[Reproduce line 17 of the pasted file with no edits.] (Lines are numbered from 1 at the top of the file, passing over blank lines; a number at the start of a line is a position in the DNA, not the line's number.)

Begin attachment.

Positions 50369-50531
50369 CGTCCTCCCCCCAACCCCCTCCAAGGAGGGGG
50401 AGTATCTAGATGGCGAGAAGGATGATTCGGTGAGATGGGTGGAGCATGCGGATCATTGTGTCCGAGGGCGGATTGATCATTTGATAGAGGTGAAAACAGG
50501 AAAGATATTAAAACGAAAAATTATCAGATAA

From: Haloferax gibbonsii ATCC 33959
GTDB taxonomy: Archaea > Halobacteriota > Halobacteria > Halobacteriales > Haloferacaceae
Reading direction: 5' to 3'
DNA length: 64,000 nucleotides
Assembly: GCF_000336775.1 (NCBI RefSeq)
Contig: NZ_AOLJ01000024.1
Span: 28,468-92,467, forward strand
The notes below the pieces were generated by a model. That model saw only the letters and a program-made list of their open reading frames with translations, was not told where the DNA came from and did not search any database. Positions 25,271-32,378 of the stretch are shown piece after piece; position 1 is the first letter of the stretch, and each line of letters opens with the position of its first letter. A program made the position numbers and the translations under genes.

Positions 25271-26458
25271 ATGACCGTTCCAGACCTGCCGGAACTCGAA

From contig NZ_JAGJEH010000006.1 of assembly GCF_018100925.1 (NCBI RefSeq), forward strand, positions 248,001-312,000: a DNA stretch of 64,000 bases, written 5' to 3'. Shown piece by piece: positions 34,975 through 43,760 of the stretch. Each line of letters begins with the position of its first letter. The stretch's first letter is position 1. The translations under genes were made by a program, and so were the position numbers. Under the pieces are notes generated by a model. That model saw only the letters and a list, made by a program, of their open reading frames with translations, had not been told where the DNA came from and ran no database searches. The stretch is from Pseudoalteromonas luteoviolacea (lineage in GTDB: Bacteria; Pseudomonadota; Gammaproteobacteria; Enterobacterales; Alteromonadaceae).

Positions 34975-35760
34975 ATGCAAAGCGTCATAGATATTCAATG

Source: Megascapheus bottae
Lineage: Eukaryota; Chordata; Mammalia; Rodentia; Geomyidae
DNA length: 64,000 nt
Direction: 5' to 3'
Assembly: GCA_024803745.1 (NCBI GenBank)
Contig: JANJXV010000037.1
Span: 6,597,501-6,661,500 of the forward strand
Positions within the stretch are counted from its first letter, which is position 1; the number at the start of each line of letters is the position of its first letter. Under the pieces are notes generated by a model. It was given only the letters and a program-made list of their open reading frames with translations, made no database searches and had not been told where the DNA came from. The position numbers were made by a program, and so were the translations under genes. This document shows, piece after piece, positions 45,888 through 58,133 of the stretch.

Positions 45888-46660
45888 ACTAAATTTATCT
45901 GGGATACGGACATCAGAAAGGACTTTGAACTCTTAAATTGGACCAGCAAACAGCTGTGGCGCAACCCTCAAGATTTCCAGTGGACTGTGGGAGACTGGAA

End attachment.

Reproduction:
34975 ATGCAAAGCGTCATAGATATTCAATG